Morgana Matus

Solar Cell Breakthrough Replaces Harmful Lead With Less Expensive Tin

by , 05/06/14

northwestern university, solar cell, tin, renewable energy, solar energy

Researchers at Northwestern University just unveiled a new solar cell that can be manufactured for less money using fewer harmful elements. Inorganic chemist Mercouri G. Kanatzidis and Robert P. H. Chang collaborated to create a perovskite crystal solar panel that replaces harmful lead with tin – a less expensive and more environmentally friendly material.

solar cell, sun, renewable energy, sky, cloudsImage via Shutterstock

Over the past several years, chemists and engineers have identified the pervoskite crystal structure as the next big trend in PV science. Lured by the promise that the compound first discovered in Russia back in 1839 could be both efficient and cheap for cell production, researchers across the globe greatly improved electrical output from their new designs in the last couple of years. The organometal trihalides being tapped for PV research could prove to be a less expensive alternative to silicon cells and be made through basic chemical methods. Instead of factories that require top of the line equipment and sterile environments for cell manufacture, PV devices could be rolled out with simple lab equipment.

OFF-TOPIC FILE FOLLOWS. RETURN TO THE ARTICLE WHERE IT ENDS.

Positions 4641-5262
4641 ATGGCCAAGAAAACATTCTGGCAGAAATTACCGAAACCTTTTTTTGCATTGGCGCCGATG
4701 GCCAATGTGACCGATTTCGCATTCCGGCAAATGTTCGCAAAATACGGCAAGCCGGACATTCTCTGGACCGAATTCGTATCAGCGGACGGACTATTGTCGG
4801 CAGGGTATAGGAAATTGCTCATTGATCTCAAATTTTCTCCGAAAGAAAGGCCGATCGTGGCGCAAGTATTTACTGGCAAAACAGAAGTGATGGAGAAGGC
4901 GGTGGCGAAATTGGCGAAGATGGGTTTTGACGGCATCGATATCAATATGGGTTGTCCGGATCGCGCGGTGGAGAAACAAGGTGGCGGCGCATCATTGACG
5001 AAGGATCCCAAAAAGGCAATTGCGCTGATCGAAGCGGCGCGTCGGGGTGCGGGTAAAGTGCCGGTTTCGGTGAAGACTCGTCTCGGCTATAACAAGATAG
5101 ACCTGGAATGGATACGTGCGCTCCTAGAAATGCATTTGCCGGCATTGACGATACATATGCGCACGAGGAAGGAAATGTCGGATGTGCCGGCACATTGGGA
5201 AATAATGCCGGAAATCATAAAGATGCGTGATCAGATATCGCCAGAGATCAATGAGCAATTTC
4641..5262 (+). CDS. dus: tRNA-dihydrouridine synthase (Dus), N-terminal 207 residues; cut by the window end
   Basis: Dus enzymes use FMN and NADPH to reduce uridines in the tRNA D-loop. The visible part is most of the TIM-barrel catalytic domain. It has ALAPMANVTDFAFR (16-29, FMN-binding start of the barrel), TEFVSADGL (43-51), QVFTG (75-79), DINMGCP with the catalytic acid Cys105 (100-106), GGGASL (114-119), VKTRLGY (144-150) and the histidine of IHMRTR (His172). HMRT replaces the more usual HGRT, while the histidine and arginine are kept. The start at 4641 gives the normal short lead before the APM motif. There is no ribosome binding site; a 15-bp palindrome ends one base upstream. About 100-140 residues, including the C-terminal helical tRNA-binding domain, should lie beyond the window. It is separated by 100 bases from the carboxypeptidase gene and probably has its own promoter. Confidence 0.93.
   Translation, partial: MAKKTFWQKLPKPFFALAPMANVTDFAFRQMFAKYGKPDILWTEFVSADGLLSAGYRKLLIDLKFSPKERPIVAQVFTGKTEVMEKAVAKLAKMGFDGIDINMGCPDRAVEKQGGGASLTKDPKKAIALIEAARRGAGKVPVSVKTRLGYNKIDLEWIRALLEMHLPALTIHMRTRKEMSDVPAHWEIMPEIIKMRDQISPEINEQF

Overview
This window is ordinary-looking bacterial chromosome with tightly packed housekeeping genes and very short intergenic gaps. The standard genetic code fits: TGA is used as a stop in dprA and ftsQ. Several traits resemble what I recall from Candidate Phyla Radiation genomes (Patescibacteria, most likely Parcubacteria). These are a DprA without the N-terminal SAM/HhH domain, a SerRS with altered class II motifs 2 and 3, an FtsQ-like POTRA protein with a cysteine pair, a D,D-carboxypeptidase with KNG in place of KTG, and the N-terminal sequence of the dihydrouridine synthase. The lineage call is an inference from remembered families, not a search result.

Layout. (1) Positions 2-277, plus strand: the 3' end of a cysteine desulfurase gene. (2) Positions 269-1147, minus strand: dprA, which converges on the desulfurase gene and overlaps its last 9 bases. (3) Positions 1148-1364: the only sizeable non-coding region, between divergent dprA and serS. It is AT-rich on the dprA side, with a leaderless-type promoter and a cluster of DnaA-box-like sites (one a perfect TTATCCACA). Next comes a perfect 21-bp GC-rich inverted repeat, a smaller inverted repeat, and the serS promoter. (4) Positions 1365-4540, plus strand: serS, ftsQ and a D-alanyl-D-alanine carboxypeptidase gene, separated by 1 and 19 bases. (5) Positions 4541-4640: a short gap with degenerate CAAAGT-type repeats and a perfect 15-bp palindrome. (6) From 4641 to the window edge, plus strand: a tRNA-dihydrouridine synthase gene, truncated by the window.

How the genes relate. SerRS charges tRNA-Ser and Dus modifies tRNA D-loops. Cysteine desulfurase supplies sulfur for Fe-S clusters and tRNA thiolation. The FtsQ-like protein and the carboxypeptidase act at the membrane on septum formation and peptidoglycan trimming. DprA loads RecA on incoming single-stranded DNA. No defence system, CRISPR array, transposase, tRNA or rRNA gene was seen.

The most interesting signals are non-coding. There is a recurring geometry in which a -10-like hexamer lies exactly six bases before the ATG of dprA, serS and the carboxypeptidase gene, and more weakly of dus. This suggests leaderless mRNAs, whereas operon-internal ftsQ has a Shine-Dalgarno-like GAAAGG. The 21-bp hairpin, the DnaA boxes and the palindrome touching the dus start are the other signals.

Related: Northwestern University Develops More Efficient Organic Solar Cell Using Algorithm Based on Natural Evoluction

Lead Perovskites were able to achieve conversion rates of 15 percent, and the Northwestern team expects tin to soon surpass that mark. Their cell currently sits at six percent, and can absorb a majority of the light spectrum. Each tin cell is made up of five stacked layers. The first is an electrically conducting gas that absorbs light and acts with the second layer of titanium dioxide to create an electrical contact. A hole transport layer is placed below, and the tin Perovskite sits underneath this layer. The backing of the cell is made of gold, and serves as a contact electrode. The whole sandwich is only one to two microns thick.

While the use of tin is less hazardous than poisonous lead, manufacturers must be wary of where they source the material. Much of the metals used in electronics, including the tin and gold found in the cells, are mined from conflict areas in regions like East Africa that have seen social strife result from the hunger for natural resources. As technology advances, businesses and governments will have to consider the wider implications of renewable energy.

+ Northwestern University

Via Phys.org

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